Speciation research has progressed mainly through the accumulation of individual case studies, many of which focused on a few model systems. Although this has led to significant insights, we still lack a broad comparative framework that could inform us about general patterns and processes underlying speciation. Yet, classic work, including for example Coyne & Orr studies of Drosophila, clearly demonstrates the potential value of synthesizing information across studies.
Speciation involves the evolution of reproductive isolation (RI) through the accumulation of barriers to gene exchange. Evolutionary processes like natural selection and drift (including mutation order effects) can lead to the evolution of extrinsic (environment-dependent) and intrinsic barriers. Although these processes and barrier types have been identified in individual taxa, a general picture of their relative importance and timing of appearance is lacking. Similarly, much effort has been dedicated in individual systems to map genomic regions containing barrier loci with genomic techniques (e.g. genome scans). However, to compare genetic architectures across studies, we need to acknowledge the technical issues with genome scans and identify best practices for comparative analyses. Finally, there is a pressing need for a unifying framework across scales that allows us to understand how population-level processes shape macroevolutionary patterns of diversity at broader taxonomic and spatial scales.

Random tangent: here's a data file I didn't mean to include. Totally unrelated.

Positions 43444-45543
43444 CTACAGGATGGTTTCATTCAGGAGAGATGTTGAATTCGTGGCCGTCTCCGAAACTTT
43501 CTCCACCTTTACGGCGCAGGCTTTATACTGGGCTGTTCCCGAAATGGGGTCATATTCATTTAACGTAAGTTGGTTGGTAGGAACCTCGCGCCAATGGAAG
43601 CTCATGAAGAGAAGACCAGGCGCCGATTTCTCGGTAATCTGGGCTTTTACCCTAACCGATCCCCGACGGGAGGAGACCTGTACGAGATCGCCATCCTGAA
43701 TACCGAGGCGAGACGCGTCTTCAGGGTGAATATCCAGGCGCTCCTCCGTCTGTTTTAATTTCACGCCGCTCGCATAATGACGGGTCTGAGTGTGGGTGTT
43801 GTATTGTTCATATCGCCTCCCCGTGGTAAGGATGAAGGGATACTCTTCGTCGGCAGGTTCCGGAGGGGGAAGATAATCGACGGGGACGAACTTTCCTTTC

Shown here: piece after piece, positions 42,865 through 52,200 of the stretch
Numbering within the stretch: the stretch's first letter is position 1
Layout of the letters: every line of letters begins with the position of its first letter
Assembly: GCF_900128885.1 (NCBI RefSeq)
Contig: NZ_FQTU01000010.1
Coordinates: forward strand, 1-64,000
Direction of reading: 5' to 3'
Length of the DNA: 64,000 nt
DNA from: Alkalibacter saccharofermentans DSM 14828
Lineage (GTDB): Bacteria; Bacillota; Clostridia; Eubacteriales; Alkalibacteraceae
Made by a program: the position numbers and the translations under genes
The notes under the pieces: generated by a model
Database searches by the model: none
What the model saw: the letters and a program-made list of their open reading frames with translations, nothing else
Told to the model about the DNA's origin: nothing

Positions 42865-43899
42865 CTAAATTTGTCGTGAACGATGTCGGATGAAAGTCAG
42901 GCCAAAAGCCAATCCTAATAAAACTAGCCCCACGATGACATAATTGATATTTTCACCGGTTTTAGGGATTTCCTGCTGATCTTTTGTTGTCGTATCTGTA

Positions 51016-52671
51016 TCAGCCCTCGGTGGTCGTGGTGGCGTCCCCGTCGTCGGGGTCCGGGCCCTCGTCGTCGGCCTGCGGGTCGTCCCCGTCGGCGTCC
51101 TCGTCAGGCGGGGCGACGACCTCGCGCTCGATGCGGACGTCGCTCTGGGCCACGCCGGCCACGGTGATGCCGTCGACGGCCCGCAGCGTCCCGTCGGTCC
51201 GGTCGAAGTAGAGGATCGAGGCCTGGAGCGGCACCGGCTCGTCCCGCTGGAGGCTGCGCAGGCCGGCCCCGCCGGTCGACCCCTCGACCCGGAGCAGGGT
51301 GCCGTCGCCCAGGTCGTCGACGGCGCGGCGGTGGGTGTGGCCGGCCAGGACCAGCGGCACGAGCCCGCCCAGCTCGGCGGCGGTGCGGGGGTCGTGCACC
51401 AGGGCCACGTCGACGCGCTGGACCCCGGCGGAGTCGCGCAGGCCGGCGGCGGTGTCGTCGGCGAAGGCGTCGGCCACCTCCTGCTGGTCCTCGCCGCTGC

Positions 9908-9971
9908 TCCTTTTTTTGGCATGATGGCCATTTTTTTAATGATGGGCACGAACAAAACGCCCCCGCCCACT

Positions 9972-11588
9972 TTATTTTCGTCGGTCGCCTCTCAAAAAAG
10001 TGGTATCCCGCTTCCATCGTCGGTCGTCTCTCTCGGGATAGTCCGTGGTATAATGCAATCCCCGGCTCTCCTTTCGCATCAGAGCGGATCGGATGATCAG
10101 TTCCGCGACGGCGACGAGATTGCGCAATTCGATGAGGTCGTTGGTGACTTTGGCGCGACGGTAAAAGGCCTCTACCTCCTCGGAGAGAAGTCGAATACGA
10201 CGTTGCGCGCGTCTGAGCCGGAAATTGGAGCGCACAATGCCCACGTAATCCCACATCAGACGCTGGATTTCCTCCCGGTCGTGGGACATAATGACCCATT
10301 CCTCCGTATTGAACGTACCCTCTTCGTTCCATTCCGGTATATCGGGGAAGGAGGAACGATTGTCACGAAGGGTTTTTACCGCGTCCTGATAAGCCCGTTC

Aims of IOS:
Since many speciation studies have now been conducted in non-model organisms, the time is ripe for a synthesis. The broad aim of IOS is to move speciation research towards making greater use of systematic and comparative analyses across studies and systems. IOS has four objectives that focus on areas of active speciation research:
i) To understand the relative importance of different barriers to gene flow and outline best practices to measure them.
ii) To survey the role of interactions and coupling between barriers in increasing RI.
iii) To seek common genomic patterns underlying barriers as RI increases.
iv) To bridge the knowledge gap between what is known of speciation mechanisms at a microevolutionary scale and the knowledge of speciation rates & their determinants at a macroevolutionary scale.
IOS will promote a framework for integrative speciation research and develop tools for comparative analyses. We will outline best practices for data generation and analysis (such as consistent methods for quantification of reproductive isolation), encourage data sharing, and perform comparative analyses of existing speciation studies from across the tree of life. To this end, we will set up a speciation database. This can be used for comparative speciation studies and will consist of data on components of RI. We also plan to organize workshops and run a regular online seminar discussion. Contributions to society journals are planned (e.g. a publication on data standards in speciation research and a Special Issue drawing together synthetic analyses and comparative work).
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Jonna Kulmuni, Organismal and Evolutionary Biology, University of Helsinki, Finland.
Chris Cooney, Ecology and Evolutionary Biology, School of Biosciences, Sheffield, UK.
Sean Stankowski, Institute of Science and Technology (IST), Austria.
Carole Smadja, CNRS, Institut des Sciences de l’Evolution de Montpellier (ISEM), France.
Nick Barton (Treasurer), Institute of Science and Technology (IST), Austria.
Sonal Singhal (Diversity and inclusion officer), Department of Biology, CSU Dominguez Hills, USA.
Roger Butlin, Ecology and Evolutionary Biology, School of Biosciences, Sheffield, UK, and Department of Marine Sciences, University of Gothenburg, Sweden.
Joana Meier, Department of Zoology, University of Cambridge, UK.
Richard Merrill, Division of Evolutionary Biology, Faculty of Biology, LMU, Munich, Germany.
Konrad Lohse, Institute of Evolutionary Biology, University of Edinburgh, UK.
Liz Scordato, Department of Biological Sciences, California State Polytechnic University, Pomona, CA, USA.